Your Vote 2018

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Steve Mistler / Maine Public

The four candidates in Maine’s race for governor offered up their views on the economy, the workforce and education Wednesday morning, during a forum hosted by the Portland Regional Chamber of Commerce.

Maine Public

Maine Calling speaks with the candidates as part of Maine Public’s Your Vote 2018 coverage.

1-1:30 p.m.: Alan Caron, independent candidate for governor

1:30-2 p.m.: Eric Brakey, Republican candidate for U.S. Senate

For more Your Vote 2018 resources, visit mainepublic.org/yourvote.

Former President Barack Obama weighed in on the midterm election conversation Monday, endorsing 260 candidates in federal and state races across the country.

That brings the former president's list of endorsed candidates for November's midterms, all Democrats, to over 300, as he released a tranche of endorsements in August as well.

Maine Calling speaks with the candidates as part of Maine Public’s Your Vote 2018 coverage.

1-1:30 p.m.: Maine Public political reporters Mal Leary and Steve Mistler discuss down-ballot races and the issues likely to dominate the next legislative session.

1:30-2 p.m.: Shawn Moody, Republican candidate for governor

For more Your Vote 2018 resources, visit mainepublic.org/yourvote.

Maine Calling speaks with the candidates as part of Maine Public’s Your Vote 2018 coverage.

1-1:30 p.m.: Terry Hayes, independent candidate for governor

1:30-2 p.m.: Tiffany Bond, independent candidate for Maine’s 2nd Congressional District

For more Your Vote 2018 resources, visit mainepublic.org/yourvote.

Maine television viewers can expect to see an uptick in political advertising for the gubernatorial race ahead of the Nov. 6 election.

Maine Public illustration

Democratic gubernatorial candidate Janet Mills outraised Republican rival Shawn Moody over a two-month stretch this summer to take the overall fundraising lead in the race to succeed term-limited Gov. Paul LePage.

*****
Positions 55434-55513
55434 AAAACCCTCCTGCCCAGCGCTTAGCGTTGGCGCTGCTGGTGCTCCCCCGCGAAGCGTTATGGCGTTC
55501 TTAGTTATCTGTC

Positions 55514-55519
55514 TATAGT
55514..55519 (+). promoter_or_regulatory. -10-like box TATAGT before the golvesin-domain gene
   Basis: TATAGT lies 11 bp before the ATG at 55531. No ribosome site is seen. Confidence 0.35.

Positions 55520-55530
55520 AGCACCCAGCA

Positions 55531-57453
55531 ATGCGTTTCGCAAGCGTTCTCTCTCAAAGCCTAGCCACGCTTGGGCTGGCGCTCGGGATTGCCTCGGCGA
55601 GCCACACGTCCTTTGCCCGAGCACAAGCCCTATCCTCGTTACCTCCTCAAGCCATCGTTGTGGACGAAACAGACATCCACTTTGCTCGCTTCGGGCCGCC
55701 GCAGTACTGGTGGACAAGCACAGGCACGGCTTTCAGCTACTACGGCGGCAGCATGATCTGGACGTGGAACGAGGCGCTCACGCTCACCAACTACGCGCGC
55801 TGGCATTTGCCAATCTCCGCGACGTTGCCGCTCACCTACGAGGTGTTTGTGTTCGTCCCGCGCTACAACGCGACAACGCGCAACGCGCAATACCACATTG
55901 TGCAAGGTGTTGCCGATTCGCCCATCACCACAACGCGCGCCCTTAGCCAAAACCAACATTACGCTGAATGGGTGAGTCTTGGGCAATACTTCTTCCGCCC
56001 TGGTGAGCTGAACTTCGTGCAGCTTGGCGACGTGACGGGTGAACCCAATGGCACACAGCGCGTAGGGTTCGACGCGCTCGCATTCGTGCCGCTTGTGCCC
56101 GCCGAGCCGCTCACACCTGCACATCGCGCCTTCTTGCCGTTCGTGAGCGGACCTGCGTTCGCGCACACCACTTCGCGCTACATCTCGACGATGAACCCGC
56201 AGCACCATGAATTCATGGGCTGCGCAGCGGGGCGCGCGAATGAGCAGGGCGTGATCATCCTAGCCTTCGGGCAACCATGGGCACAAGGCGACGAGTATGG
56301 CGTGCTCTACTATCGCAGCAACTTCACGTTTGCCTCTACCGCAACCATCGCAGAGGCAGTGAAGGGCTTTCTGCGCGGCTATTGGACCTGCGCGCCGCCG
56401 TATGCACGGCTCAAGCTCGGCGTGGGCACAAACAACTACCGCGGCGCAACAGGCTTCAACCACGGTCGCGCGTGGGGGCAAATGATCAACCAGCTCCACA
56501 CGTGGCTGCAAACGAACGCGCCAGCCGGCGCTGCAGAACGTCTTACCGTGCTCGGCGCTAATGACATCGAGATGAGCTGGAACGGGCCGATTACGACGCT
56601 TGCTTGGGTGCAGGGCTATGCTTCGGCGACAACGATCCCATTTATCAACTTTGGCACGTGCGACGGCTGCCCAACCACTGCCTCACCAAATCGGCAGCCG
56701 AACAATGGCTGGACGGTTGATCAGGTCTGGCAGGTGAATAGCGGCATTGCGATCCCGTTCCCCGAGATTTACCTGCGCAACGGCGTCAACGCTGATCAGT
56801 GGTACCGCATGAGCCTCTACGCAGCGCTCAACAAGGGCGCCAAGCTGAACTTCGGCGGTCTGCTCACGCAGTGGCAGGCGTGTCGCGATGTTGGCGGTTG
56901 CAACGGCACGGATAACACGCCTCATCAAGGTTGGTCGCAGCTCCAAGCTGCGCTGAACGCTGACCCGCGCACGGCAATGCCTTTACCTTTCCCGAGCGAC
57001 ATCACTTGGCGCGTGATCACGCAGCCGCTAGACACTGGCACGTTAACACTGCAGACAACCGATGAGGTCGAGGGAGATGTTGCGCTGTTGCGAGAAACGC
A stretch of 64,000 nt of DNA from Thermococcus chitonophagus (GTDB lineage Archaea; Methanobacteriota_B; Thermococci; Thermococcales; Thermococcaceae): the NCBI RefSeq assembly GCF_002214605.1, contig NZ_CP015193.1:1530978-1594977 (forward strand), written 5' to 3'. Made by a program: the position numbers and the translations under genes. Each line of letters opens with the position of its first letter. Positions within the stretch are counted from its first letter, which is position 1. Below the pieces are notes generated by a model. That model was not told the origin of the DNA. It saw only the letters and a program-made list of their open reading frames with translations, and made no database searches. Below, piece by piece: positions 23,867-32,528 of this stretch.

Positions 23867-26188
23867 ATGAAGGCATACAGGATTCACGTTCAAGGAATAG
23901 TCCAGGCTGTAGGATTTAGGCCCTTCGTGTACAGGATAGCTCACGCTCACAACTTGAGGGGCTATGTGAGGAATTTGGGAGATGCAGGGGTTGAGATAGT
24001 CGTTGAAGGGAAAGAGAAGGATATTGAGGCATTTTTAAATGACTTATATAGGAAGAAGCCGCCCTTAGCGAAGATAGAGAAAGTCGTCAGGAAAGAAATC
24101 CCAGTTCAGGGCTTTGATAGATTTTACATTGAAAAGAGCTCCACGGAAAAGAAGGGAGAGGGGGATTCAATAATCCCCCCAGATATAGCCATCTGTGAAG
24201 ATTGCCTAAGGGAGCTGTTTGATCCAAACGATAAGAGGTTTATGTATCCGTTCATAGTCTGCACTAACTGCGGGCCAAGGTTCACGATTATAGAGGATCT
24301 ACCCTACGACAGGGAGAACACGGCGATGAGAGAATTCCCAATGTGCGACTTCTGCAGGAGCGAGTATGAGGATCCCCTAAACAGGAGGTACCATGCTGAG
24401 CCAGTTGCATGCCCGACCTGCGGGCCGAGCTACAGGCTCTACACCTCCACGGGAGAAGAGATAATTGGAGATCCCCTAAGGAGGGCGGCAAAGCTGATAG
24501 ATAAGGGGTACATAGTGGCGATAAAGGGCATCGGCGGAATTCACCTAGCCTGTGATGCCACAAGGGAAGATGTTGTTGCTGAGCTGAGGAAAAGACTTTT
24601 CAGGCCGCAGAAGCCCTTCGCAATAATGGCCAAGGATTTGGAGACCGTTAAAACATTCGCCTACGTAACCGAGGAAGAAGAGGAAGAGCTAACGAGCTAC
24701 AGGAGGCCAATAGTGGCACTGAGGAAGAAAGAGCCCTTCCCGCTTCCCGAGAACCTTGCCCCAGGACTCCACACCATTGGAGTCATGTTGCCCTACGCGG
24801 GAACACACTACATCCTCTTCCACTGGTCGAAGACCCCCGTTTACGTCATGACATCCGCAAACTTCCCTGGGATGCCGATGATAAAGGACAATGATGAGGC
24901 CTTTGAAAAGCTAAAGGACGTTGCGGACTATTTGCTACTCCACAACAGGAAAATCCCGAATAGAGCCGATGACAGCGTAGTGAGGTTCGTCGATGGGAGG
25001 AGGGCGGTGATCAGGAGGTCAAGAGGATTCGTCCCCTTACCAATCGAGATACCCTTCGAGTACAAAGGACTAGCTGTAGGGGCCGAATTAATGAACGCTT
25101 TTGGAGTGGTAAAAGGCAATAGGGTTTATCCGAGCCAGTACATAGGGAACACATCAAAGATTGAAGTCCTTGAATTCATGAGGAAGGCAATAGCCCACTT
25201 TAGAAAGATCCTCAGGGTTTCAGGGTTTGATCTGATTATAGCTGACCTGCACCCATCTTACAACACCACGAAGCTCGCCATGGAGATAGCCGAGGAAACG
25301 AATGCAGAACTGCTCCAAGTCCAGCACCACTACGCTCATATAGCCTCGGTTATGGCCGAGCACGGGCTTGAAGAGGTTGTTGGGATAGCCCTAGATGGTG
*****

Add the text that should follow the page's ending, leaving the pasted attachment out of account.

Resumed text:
Steve Mistler / Maine Public

Groups that can spend unlimited amounts of money to influence elections have combined to bring in nearly $3 million already on Maine legislative and gubernatorial races.

Steve Mistler / Maine Public

Democratic candidate Janet Mills attempted to lay claim Tuesday to a key issue in the four-way race for governor — the economy. She presented a range of initiatives designed to encourage small-business growth while addressing Maine’s dearth of skilled workers and and its aging labor pool.

In most states, independent candidates for major office are given little notice by the media or by voters. But Maine is different, and its on again, off again love affair with independents started years ago.

Alan Caron, who’s running as an independent in the race for governor, is a Maine native and founder of GrowSmart Maine and Envision Maine.

Janet Mills, Maine’s current attorney general, is the Democratic candidate in the race for Maine governor.

Mills was district attorney for Androscoggin, Franklin and Oxford counties from 1980 to 1992. She was then elected to the Maine House of Representatives, where she served from 2002 to 2008.

Terry Hayes, who is running as an independent for governor, is a Maine native and a graduate of Bowdoin College. She has been a school teacher and managed adult education programs, and has served on the school board in Buckfield, where she lives.

Hayes was elected to the state Legislature for 8 years as a Democrat, served in Democratic House leadership and was elected state treasurer twice as an independent. She spoke with Maine Public’s Mal Leary:

Shawn Moody is founder of Moody’s Collision Centers, a Maine chain of auto body repair shops that he founded right out of graduating from Gorham High School.

In 2010, Moody ran unsuccessfully for governor as an unenrolled candidate. He served on the board of trustees of the University of Maine System and the Maine Community College System.

After joining the Republican Party, Moody won the party nomination for governor this past June.

Maine Public’s Mal Leary in June asked Moody what sets him apart from the field:

Steve Mistler / Maine Public

Maine Secretary of State Matt Dunlap says ballots are being printed and election preparations are going forward, despite Gov. Paul LePage's veto of additional money needed to conduct the fall election.

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